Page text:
Weymouth reef set to boost lobster population

Barge with Portland stone The artificial reef is part of a long term plan to boost lobster stocks

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Tonnes of Portland stone has been dumped off the Dorset coast to form an artificial reef sanctuary for lobsters.

The small rocks have been placed just off the coast of Weymouth and Portland near Ringstead Bay.

A barge spread the 1,750 tonnes of stone out in a 200m wide circle where 6,000 lobsters will be released.

It is part of a project by community and local business group Wreck to Reef to boost lobster stocks to help the fishing industry.

The lobsters are expected to be established on the reef in a year when another 6,000 will be introduced.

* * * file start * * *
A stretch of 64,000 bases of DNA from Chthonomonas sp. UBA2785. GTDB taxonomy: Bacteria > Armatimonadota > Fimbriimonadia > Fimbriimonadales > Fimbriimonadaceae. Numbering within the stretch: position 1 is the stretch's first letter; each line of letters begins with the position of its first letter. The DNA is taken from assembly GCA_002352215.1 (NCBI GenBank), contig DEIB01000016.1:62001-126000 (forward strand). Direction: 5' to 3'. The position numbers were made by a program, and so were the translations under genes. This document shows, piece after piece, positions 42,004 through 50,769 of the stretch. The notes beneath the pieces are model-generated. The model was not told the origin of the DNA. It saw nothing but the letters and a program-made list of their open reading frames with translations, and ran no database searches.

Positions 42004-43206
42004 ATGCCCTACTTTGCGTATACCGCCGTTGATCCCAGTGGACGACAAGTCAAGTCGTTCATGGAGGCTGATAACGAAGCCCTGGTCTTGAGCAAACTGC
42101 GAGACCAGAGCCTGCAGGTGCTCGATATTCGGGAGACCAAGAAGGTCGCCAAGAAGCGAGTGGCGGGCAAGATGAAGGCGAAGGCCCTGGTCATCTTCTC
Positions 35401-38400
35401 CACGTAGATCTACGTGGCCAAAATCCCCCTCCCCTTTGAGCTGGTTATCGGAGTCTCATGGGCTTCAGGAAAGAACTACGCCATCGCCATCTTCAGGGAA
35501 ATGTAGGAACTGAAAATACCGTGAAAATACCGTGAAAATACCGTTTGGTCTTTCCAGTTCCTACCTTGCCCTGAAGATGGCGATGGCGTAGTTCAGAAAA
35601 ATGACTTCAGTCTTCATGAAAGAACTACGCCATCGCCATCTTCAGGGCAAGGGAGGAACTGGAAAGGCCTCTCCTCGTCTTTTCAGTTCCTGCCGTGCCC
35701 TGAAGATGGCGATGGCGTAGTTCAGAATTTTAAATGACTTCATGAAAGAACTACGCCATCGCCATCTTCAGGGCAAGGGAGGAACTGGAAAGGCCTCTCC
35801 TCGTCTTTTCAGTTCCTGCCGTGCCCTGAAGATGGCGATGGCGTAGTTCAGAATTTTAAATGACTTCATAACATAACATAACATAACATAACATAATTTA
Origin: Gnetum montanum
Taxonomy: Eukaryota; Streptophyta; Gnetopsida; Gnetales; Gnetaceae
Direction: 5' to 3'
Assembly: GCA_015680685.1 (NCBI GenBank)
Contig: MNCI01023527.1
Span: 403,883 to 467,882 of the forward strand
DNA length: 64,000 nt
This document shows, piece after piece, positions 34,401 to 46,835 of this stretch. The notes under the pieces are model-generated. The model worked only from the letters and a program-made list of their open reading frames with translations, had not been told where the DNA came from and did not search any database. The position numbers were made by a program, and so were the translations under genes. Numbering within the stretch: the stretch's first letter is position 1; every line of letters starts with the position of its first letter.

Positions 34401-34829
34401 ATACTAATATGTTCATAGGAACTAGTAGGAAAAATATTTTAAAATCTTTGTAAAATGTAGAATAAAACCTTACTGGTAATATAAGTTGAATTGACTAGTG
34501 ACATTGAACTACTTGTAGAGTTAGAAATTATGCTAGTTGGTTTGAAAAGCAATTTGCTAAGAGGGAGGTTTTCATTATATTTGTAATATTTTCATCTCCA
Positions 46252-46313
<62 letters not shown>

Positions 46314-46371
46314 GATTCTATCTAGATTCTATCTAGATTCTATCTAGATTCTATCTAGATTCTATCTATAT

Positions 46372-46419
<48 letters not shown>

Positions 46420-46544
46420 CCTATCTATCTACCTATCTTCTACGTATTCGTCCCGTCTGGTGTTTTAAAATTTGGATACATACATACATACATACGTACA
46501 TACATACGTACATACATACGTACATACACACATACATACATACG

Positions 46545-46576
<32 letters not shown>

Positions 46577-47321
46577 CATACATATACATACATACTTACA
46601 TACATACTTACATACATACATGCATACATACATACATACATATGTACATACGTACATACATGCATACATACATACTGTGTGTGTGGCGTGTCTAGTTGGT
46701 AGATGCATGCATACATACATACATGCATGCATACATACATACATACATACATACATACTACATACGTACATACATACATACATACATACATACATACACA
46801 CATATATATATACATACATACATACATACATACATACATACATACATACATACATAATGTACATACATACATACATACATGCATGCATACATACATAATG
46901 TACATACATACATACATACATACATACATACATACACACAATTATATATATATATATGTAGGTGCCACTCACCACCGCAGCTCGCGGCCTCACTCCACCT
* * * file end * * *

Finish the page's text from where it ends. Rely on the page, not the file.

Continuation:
Rocks have been used for the reef as lobsters like to live in stony crevices.

Dive site

Project co-ordinator Neville Copperthwaite said: "The idea is not to catch these lobsters, but to let them grow and wander off into the wider environment to breed."

After the Olympic Games, there are plans to sink two warships in the bay for a dive site similar to the artificial diving reef off Plymouth, where HMS Scylla has been sunk.

The former Royal Navy frigate was sunk in Whitsand Bay in 2004 to create the reef, which is home to more than 250 species of marine life.

Mr Copperthwaite said: "It's estimated sinking a single ship brings in £1.6m to the local economy. This is borne out by the sinking of the Scylla which has been very successful and we hope to do the same here."

A second community reef is planned in the bay which will be built by artists, and other local groups.

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